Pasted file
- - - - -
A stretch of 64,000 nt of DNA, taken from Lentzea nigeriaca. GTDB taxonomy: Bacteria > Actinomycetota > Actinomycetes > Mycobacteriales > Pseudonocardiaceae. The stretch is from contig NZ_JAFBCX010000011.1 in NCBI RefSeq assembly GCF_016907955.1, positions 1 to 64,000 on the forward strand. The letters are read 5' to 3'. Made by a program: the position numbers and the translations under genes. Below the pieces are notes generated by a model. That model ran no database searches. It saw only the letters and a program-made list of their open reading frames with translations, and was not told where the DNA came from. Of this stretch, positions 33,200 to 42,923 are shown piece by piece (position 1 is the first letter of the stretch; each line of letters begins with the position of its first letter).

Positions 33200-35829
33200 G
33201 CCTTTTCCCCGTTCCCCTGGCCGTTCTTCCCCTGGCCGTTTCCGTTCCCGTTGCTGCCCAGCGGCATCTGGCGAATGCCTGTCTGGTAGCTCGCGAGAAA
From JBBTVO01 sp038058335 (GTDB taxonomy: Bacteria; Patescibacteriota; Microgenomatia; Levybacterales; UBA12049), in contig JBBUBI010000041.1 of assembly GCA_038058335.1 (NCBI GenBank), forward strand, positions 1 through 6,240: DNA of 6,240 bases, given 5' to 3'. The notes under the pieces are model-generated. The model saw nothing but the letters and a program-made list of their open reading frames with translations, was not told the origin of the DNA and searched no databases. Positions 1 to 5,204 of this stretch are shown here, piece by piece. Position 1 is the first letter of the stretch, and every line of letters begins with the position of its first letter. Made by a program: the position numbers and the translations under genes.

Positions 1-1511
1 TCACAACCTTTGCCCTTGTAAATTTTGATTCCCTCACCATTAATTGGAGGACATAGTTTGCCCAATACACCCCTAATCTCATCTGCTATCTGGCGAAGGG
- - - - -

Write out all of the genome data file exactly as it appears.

A stretch of 64,000 nt of DNA, taken from Lentzea nigeriaca. GTDB taxonomy: Bacteria > Actinomycetota > Actinomycetes > Mycobacteriales > Pseudonocardiaceae. The stretch is from contig NZ_JAFBCX010000011.1 in NCBI RefSeq assembly GCF_016907955.1, positions 1 to 64,000 on the forward strand. The letters are read 5' to 3'. Made by a program: the position numbers and the translations under genes. Below the pieces are notes generated by a model. That model ran no database searches. It saw only the letters and a program-made list of their open reading frames with translations, and was not told where the DNA came from. Of this stretch, positions 33,200 to 42,923 are shown piece by piece (position 1 is the first letter of the stretch; each line of letters begins with the position of its first letter).

Positions 33200-35829
33200 G
33201 CCTTTTCCCCGTTCCCCTGGCCGTTCTTCCCCTGGCCGTTTCCGTTCCCGTTGCTGCCCAGCGGCATCTGGCGAATGCCTGTCTGGTAGCTCGCGAGAAA
From JBBTVO01 sp038058335 (GTDB taxonomy: Bacteria; Patescibacteriota; Microgenomatia; Levybacterales; UBA12049), in contig JBBUBI010000041.1 of assembly GCA_038058335.1 (NCBI GenBank), forward strand, positions 1 through 6,240: DNA of 6,240 bases, given 5' to 3'. The notes under the pieces are model-generated. The model saw nothing but the letters and a program-made list of their open reading frames with translations, was not told the origin of the DNA and searched no databases. Positions 1 to 5,204 of this stretch are shown here, piece by piece. Position 1 is the first letter of the stretch, and every line of letters begins with the position of its first letter. Made by a program: the position numbers and the translations under genes.

Positions 1-1511
1 TCACAACCTTTGCCCTTGTAAATTTTGATTCCCTCACCATTAATTGGAGGACATAGTTTGCCCAATACACCCCTAATCTCATCTGCTATCTGGCGAAGGG